High Salaries can cause tax problems.


Tax Implications of High Salaries and Benefits 
    Rather than have perks come under scrutiny by shareholders, or in some other public forum, some organizations decide to simply pay higher salaries to executives.
    
However, different entities must be careful about paying salary and providing benefits that are considered "excessive" by the IRS because it can trigger an audit:
    Not-for-profit organizations - In recent years, the tax agency has focused auditors on tax-exempt organizations that pay excessive compensation and perks to officers and other insiders.
    The IRS has also revised its tax form filing procedures to ask more questions about financial arrangements with officers, directors, trustees, highly compensated employees, and highly compensated independent contractors (including certain related parties). The questions, according to the IRS, "capture information about potentially abusive transactions" and help determine whether amounts paid are appropriate and consistent with exempt status under the tax code.
    When it comes to not-for-profits, the IRS can also evaluate "the independence of the governing body that approved the compensation."
    C corporations - If the compensation of shareholder-employees is deemed too high -- in other words, it is not "reasonable" under the circumstances -- IRS auditors can make adjustments that result in double taxation. Why? Compensation is fully deductible if it's considered "reasonable." But if a salary is deemed too large, Uncle Sam can label part of the payments as "disguised dividends," which are taxed twice -- once at the corporate level and again at the personal level.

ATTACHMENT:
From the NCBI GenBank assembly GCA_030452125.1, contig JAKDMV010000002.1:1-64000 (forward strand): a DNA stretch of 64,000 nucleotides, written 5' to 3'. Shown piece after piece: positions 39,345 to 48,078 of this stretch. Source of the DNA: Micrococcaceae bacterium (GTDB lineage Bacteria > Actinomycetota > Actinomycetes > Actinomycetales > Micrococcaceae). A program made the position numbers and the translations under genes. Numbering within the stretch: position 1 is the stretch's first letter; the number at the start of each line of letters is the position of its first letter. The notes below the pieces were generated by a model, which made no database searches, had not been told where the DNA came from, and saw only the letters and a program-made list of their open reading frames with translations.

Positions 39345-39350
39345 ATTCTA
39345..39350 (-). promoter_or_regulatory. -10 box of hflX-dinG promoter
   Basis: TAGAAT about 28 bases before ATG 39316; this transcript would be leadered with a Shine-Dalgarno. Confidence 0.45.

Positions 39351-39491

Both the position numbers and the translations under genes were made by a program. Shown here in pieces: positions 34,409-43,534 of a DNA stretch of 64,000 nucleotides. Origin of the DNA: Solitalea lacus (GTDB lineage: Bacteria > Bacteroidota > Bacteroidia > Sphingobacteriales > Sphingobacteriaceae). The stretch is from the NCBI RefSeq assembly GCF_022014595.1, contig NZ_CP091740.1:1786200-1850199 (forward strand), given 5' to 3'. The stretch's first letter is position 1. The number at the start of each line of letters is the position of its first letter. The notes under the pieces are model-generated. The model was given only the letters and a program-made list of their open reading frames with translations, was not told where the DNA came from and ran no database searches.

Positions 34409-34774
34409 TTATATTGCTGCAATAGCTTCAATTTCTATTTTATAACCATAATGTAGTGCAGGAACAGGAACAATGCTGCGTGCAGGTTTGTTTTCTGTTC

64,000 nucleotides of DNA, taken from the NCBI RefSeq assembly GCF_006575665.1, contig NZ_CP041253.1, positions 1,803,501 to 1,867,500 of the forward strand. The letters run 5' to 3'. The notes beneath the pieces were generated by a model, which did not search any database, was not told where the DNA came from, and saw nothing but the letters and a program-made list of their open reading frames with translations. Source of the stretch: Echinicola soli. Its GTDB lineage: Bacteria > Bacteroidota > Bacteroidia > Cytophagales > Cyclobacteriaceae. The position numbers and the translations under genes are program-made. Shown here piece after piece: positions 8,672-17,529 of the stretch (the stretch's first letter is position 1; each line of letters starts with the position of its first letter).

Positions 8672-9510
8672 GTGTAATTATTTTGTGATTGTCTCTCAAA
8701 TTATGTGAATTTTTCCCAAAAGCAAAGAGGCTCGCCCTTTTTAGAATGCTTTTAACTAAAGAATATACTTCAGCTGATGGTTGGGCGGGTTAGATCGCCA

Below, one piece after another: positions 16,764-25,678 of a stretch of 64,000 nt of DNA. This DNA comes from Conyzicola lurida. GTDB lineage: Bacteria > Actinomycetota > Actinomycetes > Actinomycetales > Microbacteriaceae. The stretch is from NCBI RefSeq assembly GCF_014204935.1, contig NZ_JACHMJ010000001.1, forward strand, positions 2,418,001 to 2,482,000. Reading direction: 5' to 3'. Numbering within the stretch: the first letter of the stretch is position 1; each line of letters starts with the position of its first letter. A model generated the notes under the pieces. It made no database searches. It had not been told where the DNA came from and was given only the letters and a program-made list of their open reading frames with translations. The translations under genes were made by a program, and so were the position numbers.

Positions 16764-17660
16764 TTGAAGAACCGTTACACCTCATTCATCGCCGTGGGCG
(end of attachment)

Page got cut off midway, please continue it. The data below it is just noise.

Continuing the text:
In the course of an audit, fringe benefits are also inspected. In guidance to its auditors, the IRS states there are income and employment tax considerations with fringe benefits such as: Is the expense deductible by the business? Is the amount excluded from the executive's gross income? Does the executive benefit personally? Do the benefits exceed tax code limitations?
    Twelve benefits that IRS auditors scrutinize include:
Athletic skyboxes/
entertainment suites
Wealth Management or
retirement planning services
Awards/ bonusesPrivate Jet Use
Club membershipsRelocation expenses
Corporate Credit CardsSpousal travel
Employer-paid vacationsTransportation/ chauffeurs
Executive dining roomsLoans

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